The business case for the building of large-scale wind farms and the transmission networks that go with them is under threat from a policy move in Brussels.
Intense negotiations are under way that could result in the European Commission scrapping binding targets for renewable energy from 2030.
The policies driving Ireland’s transformation into a renewable energy powerhouse have been based on the EU sticking to its policy of forcing countries to have a certain percentage of their energy generated from renewable sources.
A number of projects that have been announced in Ireland have been solely aimed at exporting Irish-generated electricity to meet the UK’s requirement under future EU law to have 30%-35% of its power generated from renewable resources.
Irish Wind Energy Association CEO Kenneth Matthews said the negotiations are still under way.
“It is important to note that EU discussions on the 2030 framework are still under way. Ireland was one of eight European states to write directly to the European Commission to outline a preference for binding renewable targets for 2030, signalling our continuing ambition to further develop clean sources of indigenous energy,” he said.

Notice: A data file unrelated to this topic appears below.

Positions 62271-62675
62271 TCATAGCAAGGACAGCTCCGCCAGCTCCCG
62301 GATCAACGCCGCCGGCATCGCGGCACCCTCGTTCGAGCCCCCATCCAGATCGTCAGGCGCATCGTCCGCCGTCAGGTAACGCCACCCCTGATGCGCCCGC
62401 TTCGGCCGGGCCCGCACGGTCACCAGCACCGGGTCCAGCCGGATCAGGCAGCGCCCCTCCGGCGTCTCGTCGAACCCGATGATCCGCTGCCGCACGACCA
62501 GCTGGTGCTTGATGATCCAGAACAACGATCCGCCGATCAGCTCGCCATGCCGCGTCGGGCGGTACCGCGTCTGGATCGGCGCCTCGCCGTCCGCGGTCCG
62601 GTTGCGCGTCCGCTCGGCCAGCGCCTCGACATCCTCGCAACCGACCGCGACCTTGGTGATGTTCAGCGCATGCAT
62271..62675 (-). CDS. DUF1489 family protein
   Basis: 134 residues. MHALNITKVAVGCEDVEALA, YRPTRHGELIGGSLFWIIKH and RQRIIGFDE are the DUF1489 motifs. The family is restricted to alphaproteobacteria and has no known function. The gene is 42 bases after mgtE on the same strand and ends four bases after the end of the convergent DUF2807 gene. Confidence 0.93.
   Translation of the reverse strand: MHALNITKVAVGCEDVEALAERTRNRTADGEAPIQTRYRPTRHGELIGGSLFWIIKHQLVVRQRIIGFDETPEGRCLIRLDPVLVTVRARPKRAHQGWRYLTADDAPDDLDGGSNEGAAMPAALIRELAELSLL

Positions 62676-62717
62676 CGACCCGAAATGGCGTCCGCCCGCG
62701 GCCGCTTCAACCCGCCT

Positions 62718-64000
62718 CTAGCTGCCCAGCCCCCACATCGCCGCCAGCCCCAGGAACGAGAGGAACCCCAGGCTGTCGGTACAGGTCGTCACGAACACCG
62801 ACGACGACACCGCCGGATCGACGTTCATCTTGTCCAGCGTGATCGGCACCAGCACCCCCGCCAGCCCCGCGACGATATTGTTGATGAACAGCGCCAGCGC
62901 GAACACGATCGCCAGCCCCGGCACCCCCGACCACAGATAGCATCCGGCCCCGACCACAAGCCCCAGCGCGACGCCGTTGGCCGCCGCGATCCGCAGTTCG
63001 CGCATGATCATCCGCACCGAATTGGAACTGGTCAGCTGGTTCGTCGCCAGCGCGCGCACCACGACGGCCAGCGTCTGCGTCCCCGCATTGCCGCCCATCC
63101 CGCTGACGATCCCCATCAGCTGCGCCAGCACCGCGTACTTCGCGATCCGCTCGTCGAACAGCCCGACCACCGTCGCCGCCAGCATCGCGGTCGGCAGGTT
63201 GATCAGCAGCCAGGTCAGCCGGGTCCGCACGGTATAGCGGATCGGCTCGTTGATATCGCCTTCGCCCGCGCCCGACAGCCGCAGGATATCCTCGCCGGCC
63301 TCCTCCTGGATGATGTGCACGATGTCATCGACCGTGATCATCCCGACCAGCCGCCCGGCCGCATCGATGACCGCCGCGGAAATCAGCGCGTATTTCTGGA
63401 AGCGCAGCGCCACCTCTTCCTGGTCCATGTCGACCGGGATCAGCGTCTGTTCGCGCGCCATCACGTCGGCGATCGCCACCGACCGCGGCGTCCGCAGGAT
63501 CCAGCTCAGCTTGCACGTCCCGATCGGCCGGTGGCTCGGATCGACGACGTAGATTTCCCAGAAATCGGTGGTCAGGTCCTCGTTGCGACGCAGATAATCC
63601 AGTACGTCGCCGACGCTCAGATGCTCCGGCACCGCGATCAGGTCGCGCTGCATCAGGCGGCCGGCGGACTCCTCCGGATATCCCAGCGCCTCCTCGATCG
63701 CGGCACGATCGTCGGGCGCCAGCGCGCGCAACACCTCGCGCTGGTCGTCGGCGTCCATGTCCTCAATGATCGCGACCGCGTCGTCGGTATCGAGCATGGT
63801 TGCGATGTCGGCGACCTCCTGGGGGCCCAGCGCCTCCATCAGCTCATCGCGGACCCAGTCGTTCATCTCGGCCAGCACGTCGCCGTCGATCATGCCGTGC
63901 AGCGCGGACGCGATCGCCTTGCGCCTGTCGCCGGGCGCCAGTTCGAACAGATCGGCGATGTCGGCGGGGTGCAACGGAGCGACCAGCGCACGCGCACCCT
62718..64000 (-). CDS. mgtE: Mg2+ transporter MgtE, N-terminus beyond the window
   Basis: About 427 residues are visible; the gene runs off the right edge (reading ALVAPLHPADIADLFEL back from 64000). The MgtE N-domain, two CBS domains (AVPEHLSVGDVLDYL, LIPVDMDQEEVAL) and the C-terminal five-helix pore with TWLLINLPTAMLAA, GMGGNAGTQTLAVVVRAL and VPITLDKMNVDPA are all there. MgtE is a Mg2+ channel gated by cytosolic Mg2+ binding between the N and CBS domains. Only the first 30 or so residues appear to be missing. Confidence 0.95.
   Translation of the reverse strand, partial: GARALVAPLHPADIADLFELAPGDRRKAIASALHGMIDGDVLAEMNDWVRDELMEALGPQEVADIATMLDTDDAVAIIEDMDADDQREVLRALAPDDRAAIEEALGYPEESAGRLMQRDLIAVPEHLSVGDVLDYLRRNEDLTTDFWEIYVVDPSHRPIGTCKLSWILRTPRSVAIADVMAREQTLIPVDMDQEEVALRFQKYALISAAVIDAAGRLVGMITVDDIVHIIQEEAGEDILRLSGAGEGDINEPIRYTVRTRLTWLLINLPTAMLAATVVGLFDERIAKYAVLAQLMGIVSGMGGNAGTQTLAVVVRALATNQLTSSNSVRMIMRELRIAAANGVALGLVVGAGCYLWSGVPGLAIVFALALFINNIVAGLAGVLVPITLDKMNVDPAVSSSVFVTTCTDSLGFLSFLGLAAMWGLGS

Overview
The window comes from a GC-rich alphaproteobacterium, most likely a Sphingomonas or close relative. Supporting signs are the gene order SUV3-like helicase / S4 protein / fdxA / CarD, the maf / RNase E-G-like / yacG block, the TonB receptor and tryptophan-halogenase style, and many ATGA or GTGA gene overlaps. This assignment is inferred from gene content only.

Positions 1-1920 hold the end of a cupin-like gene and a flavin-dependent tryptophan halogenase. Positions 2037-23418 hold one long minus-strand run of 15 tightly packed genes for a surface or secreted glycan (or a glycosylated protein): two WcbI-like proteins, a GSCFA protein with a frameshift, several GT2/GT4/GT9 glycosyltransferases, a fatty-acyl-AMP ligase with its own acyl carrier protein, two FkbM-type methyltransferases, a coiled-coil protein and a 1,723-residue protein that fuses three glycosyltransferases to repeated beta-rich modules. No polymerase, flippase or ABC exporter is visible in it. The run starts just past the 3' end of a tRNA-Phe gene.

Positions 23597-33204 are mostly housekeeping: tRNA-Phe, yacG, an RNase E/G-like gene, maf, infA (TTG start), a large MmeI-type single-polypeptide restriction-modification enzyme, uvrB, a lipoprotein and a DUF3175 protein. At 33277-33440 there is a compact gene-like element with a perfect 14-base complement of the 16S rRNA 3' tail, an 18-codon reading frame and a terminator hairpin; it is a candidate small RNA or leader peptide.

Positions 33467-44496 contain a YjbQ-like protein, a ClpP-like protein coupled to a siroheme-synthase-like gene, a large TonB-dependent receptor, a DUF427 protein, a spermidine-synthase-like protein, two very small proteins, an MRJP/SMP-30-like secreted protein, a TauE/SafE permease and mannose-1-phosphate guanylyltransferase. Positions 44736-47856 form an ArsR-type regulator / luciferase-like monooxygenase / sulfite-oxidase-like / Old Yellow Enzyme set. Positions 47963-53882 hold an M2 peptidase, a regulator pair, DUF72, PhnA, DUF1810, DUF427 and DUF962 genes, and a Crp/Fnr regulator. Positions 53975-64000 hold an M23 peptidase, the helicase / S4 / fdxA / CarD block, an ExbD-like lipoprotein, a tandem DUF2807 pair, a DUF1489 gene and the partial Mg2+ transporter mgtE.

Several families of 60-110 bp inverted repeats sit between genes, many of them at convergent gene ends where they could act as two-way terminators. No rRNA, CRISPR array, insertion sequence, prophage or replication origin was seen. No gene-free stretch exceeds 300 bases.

In the UK, the Department of Energy and Climate Change (DECC) said that they were completely against any binding targets
“The UK Government has a clear position on the EU 2030 framework – we support a binding unilateral EU-wide 2030 Green House Gas target of 40% moving up to 50% in the context of a global climate deal. We do not support a renewables target,” a spokesperson said.
If the UK wins in its battle with Brussels, Ireland’s plans to export renewable energy to the UK would no longer make economic sense, according to professor of economics at the University of Sussex, Richard Tol.
Prof Tol said wind-energy generation is still more costly than existing technologies. He said that without the subsidies exporting Irish wind power does not make sense. “You are talking about using technology that is still not competitive without subsidies. Generating without the subsidies and the whole business model disappears. If the targets disappear, the subsidies disappear and with it the business case for massive wind farms in the midlands,” he said.
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